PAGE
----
Again, what is most compelling about this scene is not what the protagonist is experiencing but rather his friend. Francis probably would have really wanted to beat the snot out of Monty once he thought about things and how it was Monty’s foolishness that brought about these morbid circumstances. Along the plodding way of this film, which is far too self-conscious, Monty’s two friends lightly chastise themselves for not doing something, for not stepping in when they saw Monty choosing the path of a derelict. Yet, this leaves another untenable situation in this film. The conflict is that there had been no conflict at an earlier time. I would make the same argument here that T.S. Eliot made against Hamlet’s motive of hating his mother. It’s just not a strong enough motive to sustain the film dramatically. And, given the bizarre and oddly banal conversation that takes place between Francis and Jake over dinner before going to see Monty, during which they highlight what they really don’t like about each other, we are not surprised these two men did not step in and give Monty the reality check he needed. More men without chests. Francis and Jake both hold down respectable jobs, but they are just as empty as Monty.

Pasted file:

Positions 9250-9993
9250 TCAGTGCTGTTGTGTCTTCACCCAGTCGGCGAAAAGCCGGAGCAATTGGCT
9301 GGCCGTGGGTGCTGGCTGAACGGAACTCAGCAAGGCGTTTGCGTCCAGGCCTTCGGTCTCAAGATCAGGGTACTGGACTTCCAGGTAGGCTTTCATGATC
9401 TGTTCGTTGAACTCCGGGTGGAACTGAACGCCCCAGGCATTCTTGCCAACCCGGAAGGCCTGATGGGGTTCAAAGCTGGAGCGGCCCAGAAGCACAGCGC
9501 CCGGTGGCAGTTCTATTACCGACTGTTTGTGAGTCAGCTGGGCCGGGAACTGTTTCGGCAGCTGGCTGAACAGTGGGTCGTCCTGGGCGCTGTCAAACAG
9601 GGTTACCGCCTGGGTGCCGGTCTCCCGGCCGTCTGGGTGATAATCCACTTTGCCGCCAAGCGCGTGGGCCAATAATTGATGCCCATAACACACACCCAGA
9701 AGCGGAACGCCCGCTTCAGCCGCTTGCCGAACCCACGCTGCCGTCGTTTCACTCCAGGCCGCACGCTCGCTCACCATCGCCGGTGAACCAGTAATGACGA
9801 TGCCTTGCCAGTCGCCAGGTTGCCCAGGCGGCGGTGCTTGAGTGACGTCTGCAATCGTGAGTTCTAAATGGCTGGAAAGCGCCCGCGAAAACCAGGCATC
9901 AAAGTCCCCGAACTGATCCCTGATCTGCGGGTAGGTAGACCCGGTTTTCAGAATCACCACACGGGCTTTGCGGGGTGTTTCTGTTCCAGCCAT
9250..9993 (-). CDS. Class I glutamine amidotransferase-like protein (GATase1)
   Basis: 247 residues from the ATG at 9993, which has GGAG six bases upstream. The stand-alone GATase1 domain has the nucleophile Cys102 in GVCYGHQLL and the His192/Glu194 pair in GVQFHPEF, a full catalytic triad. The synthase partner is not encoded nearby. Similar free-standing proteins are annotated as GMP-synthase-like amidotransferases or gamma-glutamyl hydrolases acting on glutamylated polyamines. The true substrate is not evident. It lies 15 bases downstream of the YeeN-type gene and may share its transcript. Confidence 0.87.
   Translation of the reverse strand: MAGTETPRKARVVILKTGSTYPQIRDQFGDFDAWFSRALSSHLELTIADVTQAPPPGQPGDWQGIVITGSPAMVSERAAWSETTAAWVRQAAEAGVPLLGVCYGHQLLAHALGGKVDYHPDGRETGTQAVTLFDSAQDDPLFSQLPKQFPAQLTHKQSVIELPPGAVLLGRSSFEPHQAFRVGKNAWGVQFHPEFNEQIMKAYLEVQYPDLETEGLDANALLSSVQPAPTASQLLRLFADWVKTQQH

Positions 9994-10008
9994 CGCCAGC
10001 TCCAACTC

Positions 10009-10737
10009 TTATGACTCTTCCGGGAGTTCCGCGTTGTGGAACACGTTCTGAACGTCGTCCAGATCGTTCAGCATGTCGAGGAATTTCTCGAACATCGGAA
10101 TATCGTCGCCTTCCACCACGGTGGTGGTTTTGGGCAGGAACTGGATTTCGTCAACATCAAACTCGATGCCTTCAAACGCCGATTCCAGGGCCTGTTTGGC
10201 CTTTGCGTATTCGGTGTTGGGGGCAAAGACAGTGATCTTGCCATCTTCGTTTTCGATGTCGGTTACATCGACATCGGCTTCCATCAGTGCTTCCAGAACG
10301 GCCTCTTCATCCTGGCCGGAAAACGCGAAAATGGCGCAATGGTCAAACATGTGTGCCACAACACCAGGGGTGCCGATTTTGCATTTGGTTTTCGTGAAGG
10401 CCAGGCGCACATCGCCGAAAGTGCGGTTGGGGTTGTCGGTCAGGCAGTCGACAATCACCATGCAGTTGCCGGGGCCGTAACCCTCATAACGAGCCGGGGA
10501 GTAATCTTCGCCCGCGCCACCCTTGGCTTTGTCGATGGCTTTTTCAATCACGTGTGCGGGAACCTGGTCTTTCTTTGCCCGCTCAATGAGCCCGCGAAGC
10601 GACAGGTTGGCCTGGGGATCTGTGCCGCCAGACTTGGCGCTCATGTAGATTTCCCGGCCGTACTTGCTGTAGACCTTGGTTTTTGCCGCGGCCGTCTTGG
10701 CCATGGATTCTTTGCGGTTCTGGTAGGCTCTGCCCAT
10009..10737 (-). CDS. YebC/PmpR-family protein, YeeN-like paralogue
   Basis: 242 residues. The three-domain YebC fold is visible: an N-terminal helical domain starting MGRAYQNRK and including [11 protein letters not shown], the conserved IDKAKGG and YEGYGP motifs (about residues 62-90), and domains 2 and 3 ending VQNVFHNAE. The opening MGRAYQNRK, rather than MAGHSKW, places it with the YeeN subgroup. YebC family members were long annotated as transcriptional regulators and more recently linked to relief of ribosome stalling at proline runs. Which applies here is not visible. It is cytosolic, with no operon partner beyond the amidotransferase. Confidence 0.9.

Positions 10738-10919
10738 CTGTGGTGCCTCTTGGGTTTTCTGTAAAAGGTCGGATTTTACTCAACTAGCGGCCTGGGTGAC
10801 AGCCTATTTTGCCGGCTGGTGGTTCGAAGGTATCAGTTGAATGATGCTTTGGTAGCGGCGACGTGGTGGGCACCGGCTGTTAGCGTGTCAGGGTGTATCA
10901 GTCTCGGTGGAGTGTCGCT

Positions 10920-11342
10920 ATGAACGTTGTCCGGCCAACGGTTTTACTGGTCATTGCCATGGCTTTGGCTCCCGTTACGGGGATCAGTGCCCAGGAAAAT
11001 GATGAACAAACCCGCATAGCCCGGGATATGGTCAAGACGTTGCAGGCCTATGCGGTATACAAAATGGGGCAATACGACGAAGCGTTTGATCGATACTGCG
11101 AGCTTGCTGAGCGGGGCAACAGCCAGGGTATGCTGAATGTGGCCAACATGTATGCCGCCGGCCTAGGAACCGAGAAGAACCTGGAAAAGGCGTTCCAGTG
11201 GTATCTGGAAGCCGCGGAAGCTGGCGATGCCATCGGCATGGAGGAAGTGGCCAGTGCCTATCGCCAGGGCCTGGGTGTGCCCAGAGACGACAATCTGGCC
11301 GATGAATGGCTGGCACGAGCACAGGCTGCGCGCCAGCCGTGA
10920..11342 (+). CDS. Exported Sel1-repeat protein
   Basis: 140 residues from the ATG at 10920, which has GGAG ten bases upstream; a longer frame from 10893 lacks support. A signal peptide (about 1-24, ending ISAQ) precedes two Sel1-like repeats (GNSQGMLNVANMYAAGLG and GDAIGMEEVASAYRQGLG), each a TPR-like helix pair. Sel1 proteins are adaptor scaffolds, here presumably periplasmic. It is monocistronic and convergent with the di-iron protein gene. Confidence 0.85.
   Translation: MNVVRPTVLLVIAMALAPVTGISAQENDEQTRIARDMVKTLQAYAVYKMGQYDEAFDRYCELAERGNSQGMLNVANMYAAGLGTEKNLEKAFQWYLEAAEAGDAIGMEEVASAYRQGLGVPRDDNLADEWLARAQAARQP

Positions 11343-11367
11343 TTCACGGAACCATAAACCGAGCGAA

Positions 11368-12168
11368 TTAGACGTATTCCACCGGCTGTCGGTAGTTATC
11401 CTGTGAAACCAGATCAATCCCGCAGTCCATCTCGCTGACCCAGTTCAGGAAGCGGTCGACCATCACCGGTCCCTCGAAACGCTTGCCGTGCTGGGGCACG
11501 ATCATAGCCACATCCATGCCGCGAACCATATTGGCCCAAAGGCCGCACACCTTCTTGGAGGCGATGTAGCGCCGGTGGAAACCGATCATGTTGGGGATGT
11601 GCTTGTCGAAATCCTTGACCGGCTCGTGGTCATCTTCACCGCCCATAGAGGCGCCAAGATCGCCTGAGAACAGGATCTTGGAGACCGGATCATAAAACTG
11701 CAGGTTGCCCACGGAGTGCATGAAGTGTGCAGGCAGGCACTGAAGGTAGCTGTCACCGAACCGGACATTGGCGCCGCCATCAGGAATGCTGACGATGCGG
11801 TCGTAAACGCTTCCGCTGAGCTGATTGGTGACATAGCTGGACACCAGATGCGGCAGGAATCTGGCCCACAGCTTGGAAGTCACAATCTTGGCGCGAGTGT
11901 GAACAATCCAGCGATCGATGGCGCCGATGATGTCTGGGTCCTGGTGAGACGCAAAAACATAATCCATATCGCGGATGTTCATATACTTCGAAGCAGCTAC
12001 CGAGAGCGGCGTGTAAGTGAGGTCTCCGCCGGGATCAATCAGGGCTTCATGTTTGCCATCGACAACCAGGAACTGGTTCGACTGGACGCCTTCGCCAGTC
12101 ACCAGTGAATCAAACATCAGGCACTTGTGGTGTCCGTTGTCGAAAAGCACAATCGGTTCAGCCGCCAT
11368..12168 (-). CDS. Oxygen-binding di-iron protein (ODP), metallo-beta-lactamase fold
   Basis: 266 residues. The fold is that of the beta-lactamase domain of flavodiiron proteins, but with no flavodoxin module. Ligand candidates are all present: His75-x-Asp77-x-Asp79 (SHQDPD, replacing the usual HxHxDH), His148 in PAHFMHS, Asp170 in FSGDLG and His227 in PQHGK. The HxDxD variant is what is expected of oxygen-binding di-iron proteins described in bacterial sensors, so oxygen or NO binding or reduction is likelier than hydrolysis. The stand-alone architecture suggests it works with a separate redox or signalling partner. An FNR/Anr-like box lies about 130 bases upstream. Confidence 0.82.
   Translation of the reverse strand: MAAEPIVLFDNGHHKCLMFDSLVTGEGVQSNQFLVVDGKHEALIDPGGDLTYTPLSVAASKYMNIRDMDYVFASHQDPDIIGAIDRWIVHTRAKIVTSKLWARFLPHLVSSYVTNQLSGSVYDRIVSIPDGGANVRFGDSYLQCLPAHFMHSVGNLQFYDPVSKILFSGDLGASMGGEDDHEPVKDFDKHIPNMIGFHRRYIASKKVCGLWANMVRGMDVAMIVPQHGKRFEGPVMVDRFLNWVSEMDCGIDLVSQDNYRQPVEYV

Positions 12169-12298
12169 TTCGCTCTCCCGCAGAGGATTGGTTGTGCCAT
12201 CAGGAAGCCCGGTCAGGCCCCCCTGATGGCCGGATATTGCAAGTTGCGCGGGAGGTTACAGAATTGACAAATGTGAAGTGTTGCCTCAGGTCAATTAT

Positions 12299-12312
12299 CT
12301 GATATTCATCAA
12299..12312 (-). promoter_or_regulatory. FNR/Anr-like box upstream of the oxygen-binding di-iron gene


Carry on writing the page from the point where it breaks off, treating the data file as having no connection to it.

And what are we to make of Naturelle? Like the poorly defined men in this film, we are left with the ambiguity of an equally ill-defined woman. Like most of the scenes in this film, she is shrouded in an obfuscating half-light that prevents motives and actions from being scene in full relief. Yet, rather than heightening the drama, this only ends up boring the viewer. We want to see characters throw their cards on the table at some point. A better screenwriter would have been able to create a kind of situational irony that left Monty in ignorance while allowing us, the viewers, the either sympathize with or hate Naturelle. Significantly, Naturelle is not the last person with whom Monty spends his last free hours. There is not even any tender moment of separation. There is a brief adieu at the door with Monty’s father waiting. This should be a moment that puts a lump in the men’s throats and sends the ladies reaching for the box of tissues. Instead, it is just one more forgetable moment in a collection of many forgetable moments. Naturelle simply fades out, she is not torn from the man she loves, and it is not a stretch at all to imagine her shacked up with another wealthy man with an even bigger apartment on the upper east side of Manhattan in quite short order. She is barely twenty and she will probably never work a day in her life. And, it is Naturelle that makes the great dream of freedom and redemption posited by Monty’s father vanish like dew in the desert at the dawn of a blazing summer morning.